Seppo whirled at the end of his circuit and double-timed his way through three more paces, puffing furiously. “All right, fine! Paeden warriors have been migrating into Aenea for the past few months. They’ve secured a hold on the river delta and begun taxing the Aeneans on both their fishing and crops. But they’ve made no moves against the Carthians downriver, and our people have seemingly conceded dominance of the region to them.”
Well, wasn’t that a mess. Aenea was a fertile region that stretched along the banks of the Barca river, which snaked its way from some unknown source to the Great Sea that filled the hollow in the middle of the earth. Carthians had conquered almost all habitable territory that abutted this Sea, save for the lands in the east held by the Paedens.
The Aeneans and Paedens had a shared ancestry, and had once served under the Paedens, so the latter’s claim on the region was arguably stronger than ours. But, from the sounds of it, they’d reconquered parts of the territory not by force, but by trade and taxes. And if the Carthians and Aeneans were cooperating with them, that would make it far more difficult to accuse the Paedens of a hostile invasion.
Not that saving face before the Paeden pantheon mattered, but our own acolytes might take less kindly to wanton slaughter and conquest over what they’d perceive as the peaceful reclamation of forefathers’ ancient homelands. Not theirs, of course, but who could fault the Paedens for wanting to return to their roots? And if the cohabitation was mutually beneficial, even more reason to further it. Of course, it would result in loss of land, authority, and prestige for the Carthians, not to mention forfeiting our own claims and established history in the region.
So if the Carthians were acquiescing, either they were short on supplies and stranded from acquiring more, or the Paedens had offered them something they couldn’t possibly resist. And with the Oracles blinded against Paeden activities, we had no way of finding out from afar what the true nature of the situation was. Sending Azoria was a prudent move, since she’d have the foresight to perceive what we needed and return without sparking a war.
But something was off, and I couldn’t quite place what it was.
“You said they’ve been taxing the Carthians for months?” I said.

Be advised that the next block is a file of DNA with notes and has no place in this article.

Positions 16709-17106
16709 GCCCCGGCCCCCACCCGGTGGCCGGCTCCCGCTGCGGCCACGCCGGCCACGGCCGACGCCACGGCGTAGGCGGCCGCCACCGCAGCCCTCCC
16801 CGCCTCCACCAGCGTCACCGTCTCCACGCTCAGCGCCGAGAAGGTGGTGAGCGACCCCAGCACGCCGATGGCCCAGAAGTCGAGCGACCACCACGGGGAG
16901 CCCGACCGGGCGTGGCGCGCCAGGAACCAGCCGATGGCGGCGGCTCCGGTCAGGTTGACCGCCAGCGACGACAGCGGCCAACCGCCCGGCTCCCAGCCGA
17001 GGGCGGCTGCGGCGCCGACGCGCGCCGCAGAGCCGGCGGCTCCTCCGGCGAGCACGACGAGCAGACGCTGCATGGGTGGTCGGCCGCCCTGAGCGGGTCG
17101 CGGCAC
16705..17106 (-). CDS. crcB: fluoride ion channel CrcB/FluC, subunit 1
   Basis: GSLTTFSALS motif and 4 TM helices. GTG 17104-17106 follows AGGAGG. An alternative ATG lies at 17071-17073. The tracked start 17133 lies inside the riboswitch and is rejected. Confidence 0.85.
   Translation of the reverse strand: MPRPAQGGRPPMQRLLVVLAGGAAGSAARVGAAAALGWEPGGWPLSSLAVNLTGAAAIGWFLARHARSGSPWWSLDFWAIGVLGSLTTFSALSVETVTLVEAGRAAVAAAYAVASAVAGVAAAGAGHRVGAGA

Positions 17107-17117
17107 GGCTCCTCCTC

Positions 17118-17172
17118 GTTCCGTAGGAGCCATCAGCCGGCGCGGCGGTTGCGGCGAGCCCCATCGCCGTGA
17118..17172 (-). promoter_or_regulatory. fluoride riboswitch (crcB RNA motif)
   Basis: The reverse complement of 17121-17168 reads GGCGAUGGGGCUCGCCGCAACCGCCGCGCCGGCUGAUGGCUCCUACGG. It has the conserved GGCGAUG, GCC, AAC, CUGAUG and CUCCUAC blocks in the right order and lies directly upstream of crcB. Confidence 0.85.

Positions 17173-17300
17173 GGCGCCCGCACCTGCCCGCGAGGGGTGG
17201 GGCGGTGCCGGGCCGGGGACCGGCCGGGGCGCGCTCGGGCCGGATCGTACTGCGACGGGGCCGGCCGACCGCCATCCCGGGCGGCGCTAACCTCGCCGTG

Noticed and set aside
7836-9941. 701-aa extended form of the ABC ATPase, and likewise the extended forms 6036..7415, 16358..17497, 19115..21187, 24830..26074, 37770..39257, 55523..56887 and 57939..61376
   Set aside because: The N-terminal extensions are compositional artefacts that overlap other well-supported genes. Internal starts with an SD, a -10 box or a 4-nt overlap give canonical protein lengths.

“How long have the Oracles been silent about Aenea?”
Malia’s eyes flashed. “Longer than that. Phemonoe said her scrying pool was like muddied water a week before the earliest confirmed arrival of the Paedens. At the time, she wasn’t sure which region was obscured, only that somewhere was. We only figured out it was Aenea when they were late on their sacrifices.”
The highest Oracle had a clouded pool? I couldn’t remember a time when Phemonoe hadn’t been able to scry a region, and I had a longer memory than Malia.
“What of the mortal Oracles in Aenea? Rhea and Diona?”
Seppo sighed and shook his head. “Silent, but not as long as that. Diona managed to get a garbled message through, but with the interference, it made no sense.”
“So we just need to expunge whatever blasphemer has inhibited our Oracles,” Malia said, her eyes alight. “I’m sure Azoria will discover them, if they’re in Aenea.”
“And she will not be turning them over to you,” Seppo said, “until Kydon has properly questioned them. That is, assuming they’re not Paedens or under Paeden protection. Abducting foreign sorcerers, even foreign ones interfering in our affairs, could initiate a conflict between us and the Paedens, and I want to be wholly prepared before taking up arms against them.”
The niggling thought burst like a bubble in the back of my mind and brought along an unwelcome friend.
“Seppo, did you send Thane with Azoria?”
He scowled. “Of course not! Why would I be so stupid as to do that? I’d have to be expecting significant death, either of an important figure or sufficient quantity, to—”
“Then where is he?”
“How should I know?” Seppo spluttered. He waved his arms in the air. “I don’t babysit the lot of you. If I tried to supervise each of your movements, I’d be ripping out what little hair I have left.” He flailed a hand towards Malia. “Why don’t you ask her? She probably has him on some secret mission she conveniently forgot to inform all of us about.”
Malia raised an eyebrow. “While I appreciate the compliment, your faith in my abilities is misplaced, this time.”
Seppo scowled. “Well, if you don’t know, how am I supposed to?”
Malia opened her mouth to reply, then frowned as she slapped at her neck. Her eyes went wide as she dropped her hand, and she stared at her fingers. Still shocked, she looked up at me.
I nodded. “Yeah, I felt it too.”
“What, ‘Oh no?’” Seppo snapped.
When that backstage thought had finally cemented, it’d brought with it an annoying little itch at the base of my skull. A sensation that only happened on the eve of a big battle.
I sighed. “I think you should have kept better track of your God of Death.”